Malignant skin tumors

Is subdivided into non-melanoma skin cancer (includes basal cell carcinoma and squamous cell carcinoma) and malignant melanoma
Basal Cell Carcinoma (BCC)
The most common skin cancer in human
BCC occurs most frequently on the head and neck
Mortality from BCC is quite rare
Types of BCC
Nodular BCC: is one type of BCC and is the most common type, present as a translucent papule or nodule with telangiectasia , sometimes with a central depression or ulcer surrounded by a rolled edge.
Squamous Cell Carcinoma (SCC)
The majority of SCC occurs on the head, neck and upper extremities and present as an erythematous scaly papule or nodule
While melanoma among whites is responsible for 90% of skin cancer deaths before 50 years of age, in adults over 50 years of age, the majority of skin cancer deaths are attributable to SCC
Risk factors:
Environmentl: Sun exposure, ionizing radiation, chemicals e.g. tar, arsenic and, HPV, burn, chronic ulcer and scar (Marjolin's ulcer)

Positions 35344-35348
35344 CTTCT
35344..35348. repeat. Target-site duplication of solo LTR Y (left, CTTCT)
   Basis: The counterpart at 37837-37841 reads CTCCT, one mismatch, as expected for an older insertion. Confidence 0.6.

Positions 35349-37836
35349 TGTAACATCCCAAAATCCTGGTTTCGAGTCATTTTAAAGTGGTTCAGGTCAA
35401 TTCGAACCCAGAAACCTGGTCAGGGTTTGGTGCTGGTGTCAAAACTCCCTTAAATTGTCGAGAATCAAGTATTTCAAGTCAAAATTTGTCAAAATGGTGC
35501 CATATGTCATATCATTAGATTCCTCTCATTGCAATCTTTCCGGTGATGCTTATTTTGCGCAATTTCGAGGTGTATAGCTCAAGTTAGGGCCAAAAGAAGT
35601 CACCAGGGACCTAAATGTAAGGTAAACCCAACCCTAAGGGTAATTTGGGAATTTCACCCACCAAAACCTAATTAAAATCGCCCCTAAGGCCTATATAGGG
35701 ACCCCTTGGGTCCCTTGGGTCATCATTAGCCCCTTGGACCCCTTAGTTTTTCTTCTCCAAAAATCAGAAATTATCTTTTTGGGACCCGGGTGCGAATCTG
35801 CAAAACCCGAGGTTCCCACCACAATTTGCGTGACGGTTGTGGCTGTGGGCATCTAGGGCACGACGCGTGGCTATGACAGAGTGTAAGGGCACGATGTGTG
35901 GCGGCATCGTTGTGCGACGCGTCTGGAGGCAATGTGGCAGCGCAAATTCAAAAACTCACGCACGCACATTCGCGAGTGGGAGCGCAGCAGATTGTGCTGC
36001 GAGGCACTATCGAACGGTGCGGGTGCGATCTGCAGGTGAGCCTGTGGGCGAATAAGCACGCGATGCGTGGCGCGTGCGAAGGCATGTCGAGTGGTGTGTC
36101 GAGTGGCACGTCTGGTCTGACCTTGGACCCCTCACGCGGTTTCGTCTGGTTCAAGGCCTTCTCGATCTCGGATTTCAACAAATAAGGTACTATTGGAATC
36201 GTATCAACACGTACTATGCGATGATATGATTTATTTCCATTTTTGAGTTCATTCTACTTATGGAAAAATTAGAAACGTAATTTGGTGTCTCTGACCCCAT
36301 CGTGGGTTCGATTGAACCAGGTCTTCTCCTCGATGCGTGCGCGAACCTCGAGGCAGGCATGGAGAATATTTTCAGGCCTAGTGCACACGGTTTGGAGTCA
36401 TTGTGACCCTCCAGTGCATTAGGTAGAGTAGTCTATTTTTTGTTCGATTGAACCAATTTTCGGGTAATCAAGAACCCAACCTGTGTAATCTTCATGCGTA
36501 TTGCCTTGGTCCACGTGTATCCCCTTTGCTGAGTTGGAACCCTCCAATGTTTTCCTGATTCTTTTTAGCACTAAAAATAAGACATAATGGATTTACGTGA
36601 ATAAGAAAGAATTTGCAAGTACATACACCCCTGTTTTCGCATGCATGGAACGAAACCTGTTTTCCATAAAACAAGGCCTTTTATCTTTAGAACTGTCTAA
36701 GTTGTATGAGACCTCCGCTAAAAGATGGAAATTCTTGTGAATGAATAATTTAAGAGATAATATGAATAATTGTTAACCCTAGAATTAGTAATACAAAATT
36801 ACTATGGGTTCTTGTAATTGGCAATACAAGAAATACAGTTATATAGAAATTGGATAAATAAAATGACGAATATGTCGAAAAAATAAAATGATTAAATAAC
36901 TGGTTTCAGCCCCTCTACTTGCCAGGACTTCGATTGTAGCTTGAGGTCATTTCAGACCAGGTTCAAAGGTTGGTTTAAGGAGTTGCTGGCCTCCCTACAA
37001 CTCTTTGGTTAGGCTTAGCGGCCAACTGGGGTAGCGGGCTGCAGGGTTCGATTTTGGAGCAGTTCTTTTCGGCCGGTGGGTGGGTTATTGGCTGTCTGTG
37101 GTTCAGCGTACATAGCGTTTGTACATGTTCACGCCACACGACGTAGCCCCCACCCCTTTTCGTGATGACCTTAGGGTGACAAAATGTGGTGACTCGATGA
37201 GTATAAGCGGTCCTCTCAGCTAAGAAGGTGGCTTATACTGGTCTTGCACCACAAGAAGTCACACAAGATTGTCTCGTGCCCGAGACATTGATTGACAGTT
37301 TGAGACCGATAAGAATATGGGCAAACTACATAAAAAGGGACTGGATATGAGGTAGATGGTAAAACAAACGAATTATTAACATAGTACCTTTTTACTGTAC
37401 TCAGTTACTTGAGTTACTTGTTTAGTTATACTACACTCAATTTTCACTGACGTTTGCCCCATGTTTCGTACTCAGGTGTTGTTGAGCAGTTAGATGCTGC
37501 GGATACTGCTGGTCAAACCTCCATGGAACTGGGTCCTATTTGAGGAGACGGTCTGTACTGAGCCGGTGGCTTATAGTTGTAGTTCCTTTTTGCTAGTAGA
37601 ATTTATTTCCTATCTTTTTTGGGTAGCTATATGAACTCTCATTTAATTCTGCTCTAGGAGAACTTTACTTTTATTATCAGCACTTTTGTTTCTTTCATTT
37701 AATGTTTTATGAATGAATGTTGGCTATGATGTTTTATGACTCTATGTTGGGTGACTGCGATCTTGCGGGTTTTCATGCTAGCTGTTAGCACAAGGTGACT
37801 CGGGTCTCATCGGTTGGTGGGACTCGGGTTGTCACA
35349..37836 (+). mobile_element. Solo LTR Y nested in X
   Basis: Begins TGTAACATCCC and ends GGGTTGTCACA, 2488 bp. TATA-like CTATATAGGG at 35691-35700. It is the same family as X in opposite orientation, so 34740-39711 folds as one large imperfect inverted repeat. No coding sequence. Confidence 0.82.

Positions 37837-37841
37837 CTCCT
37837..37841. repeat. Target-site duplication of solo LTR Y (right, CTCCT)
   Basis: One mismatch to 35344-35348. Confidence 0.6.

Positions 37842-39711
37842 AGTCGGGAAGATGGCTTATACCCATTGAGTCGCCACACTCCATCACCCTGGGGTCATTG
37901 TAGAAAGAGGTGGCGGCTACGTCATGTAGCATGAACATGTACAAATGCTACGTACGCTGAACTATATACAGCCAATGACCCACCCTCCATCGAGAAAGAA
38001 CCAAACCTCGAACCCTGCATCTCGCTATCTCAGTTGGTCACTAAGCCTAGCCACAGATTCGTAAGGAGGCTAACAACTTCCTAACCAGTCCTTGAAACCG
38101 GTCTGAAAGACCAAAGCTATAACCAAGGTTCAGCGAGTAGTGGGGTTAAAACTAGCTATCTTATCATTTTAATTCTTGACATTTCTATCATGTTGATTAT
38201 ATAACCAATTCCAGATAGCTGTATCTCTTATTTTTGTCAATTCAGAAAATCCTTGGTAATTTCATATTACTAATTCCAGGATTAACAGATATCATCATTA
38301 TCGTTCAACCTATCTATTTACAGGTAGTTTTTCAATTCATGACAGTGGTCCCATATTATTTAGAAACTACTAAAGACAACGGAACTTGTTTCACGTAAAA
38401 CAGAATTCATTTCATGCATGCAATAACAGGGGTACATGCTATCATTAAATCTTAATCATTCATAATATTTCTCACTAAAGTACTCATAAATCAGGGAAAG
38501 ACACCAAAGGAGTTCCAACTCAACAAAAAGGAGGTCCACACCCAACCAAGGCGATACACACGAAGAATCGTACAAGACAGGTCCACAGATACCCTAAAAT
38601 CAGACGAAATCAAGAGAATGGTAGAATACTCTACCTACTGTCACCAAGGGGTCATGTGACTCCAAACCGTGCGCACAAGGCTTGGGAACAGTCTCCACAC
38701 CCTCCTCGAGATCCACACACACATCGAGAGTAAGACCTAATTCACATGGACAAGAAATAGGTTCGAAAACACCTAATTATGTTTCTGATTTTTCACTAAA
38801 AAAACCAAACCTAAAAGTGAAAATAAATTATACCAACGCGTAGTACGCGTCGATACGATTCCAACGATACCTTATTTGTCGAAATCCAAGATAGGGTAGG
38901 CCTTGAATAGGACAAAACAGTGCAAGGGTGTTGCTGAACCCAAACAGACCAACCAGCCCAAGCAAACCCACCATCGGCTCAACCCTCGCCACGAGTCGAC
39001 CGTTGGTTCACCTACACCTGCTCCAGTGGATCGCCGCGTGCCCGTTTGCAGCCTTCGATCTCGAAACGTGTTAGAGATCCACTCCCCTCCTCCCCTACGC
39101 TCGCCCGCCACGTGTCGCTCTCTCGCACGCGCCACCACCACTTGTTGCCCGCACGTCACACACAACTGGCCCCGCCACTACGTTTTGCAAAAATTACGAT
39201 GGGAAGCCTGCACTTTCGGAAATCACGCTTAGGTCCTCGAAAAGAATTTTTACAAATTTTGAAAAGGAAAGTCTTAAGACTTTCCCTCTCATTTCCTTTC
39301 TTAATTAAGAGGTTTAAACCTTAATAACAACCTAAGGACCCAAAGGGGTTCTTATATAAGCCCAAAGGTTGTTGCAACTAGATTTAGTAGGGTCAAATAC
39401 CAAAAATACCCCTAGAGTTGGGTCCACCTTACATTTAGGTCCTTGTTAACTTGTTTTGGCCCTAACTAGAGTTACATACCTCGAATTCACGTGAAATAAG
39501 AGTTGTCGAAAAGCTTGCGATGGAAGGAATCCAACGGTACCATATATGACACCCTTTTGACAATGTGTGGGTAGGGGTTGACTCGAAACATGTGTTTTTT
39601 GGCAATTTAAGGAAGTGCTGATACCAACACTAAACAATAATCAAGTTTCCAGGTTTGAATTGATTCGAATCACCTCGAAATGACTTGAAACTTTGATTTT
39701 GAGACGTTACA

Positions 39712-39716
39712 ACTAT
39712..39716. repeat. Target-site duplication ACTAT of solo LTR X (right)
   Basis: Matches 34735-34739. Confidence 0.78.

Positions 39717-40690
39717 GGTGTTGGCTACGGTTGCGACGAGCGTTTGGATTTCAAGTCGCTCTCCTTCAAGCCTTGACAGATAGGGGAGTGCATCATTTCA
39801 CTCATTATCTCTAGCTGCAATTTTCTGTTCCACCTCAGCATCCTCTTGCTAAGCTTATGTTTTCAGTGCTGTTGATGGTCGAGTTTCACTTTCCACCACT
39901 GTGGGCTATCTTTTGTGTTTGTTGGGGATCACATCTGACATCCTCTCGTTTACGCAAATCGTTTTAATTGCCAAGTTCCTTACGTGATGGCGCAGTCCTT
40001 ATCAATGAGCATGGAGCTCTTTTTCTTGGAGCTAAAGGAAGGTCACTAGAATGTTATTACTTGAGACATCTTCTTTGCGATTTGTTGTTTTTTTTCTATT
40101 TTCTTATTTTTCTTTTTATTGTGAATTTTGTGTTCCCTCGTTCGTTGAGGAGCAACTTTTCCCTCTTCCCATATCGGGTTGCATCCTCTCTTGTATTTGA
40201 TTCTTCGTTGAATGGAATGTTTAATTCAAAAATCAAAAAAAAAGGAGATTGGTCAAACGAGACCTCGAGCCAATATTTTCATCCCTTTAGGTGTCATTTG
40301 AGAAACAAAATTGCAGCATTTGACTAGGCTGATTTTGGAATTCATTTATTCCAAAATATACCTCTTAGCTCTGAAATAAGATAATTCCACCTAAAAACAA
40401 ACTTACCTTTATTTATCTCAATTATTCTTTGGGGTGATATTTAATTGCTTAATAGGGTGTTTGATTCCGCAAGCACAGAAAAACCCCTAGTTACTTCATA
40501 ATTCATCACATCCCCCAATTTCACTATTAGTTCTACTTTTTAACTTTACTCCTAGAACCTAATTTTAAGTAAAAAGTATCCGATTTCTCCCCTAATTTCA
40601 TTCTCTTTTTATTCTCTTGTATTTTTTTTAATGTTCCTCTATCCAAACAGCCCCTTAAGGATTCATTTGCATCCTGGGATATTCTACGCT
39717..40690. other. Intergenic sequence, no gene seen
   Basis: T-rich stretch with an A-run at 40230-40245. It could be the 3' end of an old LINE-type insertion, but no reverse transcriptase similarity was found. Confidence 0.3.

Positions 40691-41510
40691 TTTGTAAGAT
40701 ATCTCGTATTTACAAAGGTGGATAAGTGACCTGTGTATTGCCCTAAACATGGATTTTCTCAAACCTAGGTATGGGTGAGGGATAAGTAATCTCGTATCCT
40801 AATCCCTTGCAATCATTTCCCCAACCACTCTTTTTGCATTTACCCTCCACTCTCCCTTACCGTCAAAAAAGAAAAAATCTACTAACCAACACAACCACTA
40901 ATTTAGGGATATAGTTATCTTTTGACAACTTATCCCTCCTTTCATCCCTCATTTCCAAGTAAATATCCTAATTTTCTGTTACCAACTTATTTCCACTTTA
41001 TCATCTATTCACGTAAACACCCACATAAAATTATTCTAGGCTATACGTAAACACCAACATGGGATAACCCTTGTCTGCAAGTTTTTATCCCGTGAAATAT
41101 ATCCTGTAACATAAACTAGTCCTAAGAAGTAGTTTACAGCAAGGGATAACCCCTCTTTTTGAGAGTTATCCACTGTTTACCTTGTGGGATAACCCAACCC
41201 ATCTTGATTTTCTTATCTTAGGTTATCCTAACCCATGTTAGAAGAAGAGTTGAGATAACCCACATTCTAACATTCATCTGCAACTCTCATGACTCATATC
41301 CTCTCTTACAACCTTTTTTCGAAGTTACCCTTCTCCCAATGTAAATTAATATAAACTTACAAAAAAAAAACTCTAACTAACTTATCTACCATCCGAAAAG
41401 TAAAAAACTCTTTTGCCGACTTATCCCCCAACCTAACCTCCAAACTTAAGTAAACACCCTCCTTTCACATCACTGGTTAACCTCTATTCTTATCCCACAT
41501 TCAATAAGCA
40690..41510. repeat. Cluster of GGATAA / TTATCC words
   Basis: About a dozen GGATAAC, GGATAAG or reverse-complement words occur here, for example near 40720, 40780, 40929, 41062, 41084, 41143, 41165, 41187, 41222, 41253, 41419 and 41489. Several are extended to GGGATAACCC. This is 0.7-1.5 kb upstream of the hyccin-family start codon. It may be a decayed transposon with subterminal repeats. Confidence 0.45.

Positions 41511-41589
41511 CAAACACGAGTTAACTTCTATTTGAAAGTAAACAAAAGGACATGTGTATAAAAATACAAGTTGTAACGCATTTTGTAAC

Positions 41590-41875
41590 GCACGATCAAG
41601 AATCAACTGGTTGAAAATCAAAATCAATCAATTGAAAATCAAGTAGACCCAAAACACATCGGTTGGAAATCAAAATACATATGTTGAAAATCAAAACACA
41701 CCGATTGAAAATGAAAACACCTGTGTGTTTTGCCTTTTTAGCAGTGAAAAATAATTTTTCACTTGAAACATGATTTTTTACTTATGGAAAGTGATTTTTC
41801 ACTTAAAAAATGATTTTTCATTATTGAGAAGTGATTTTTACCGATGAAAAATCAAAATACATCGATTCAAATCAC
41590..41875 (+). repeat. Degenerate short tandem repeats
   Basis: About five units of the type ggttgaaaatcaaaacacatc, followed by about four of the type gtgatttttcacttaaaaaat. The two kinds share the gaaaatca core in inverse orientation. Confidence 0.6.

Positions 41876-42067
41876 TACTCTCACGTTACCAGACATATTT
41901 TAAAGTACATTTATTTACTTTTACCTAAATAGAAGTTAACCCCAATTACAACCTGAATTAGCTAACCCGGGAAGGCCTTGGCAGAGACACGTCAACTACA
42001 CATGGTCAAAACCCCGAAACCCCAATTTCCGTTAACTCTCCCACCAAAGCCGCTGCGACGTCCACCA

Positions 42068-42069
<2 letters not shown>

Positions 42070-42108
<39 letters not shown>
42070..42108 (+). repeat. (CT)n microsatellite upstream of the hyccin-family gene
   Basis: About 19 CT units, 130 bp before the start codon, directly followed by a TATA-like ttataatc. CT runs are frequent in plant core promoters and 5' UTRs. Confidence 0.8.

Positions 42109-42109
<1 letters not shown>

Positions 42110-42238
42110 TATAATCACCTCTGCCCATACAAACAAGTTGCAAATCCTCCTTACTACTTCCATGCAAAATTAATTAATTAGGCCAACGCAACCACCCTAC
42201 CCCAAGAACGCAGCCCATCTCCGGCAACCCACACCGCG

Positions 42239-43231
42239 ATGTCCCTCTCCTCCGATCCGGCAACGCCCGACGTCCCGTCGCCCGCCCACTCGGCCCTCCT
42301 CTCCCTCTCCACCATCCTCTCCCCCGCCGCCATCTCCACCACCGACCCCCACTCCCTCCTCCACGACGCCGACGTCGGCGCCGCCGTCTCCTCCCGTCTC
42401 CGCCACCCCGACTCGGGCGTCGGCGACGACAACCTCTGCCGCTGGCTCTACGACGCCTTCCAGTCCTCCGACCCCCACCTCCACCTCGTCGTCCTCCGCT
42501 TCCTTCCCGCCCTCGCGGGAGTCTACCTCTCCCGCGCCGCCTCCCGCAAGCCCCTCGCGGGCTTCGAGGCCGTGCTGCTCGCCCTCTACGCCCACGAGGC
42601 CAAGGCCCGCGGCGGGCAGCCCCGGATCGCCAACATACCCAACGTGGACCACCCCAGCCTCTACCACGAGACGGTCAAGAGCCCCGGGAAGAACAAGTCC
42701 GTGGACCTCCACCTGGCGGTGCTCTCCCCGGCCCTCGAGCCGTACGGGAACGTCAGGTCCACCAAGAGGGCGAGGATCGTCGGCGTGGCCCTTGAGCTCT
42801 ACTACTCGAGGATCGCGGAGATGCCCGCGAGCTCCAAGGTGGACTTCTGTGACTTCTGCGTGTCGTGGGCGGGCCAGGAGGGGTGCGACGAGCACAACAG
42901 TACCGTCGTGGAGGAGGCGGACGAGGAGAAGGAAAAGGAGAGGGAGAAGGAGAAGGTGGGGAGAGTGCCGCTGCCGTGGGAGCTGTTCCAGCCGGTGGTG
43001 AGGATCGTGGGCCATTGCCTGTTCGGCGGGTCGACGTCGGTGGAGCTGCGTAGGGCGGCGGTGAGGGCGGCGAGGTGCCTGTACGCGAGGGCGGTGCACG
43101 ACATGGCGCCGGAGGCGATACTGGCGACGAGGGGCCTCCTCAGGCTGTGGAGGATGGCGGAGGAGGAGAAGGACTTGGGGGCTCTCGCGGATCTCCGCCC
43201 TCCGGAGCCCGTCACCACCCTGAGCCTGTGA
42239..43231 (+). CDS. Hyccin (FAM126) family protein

Genetic: xeroderma pigmentosum and oculocutaneous albinism
Immunological: immunosuppressive drugs, organ transplant recipients, HIV
Treatment of BCC and SCC:
1. Surgical excision
2. Electrodesiccation and curettage
3. Mohs(microscopic) Surgery: has the highest cure rate, used when tissue preservation is necessary e.g. digits, genitalia
Medical therapy : 5-fluorouracil,
Radiotherapy: elderly patient unfit for surgery
Cryotherapy (by freezing)

Malignant Melanoma (MM)

Malignancy arising from melanocytes.
Death from melanoma occurs at a younger age than from other solid tumors
Melanoma incidence in Australia is the highest worldwide
1. Superficial spreading melanoma: the most common type of MM in fair-skinned persons, on leg of female and trunk of male
3. Acral lentignious melanoma: occur on palm, sole and nail , commonly occur in black and Asians


Stage I: skin only ( up to 2 mm thick)
Stage II: skin only (more than 2 mm thick)
Stage III: Regional lymph nodes metastasis
Stage: IV: non-regional LN metastasis and visceral metastasis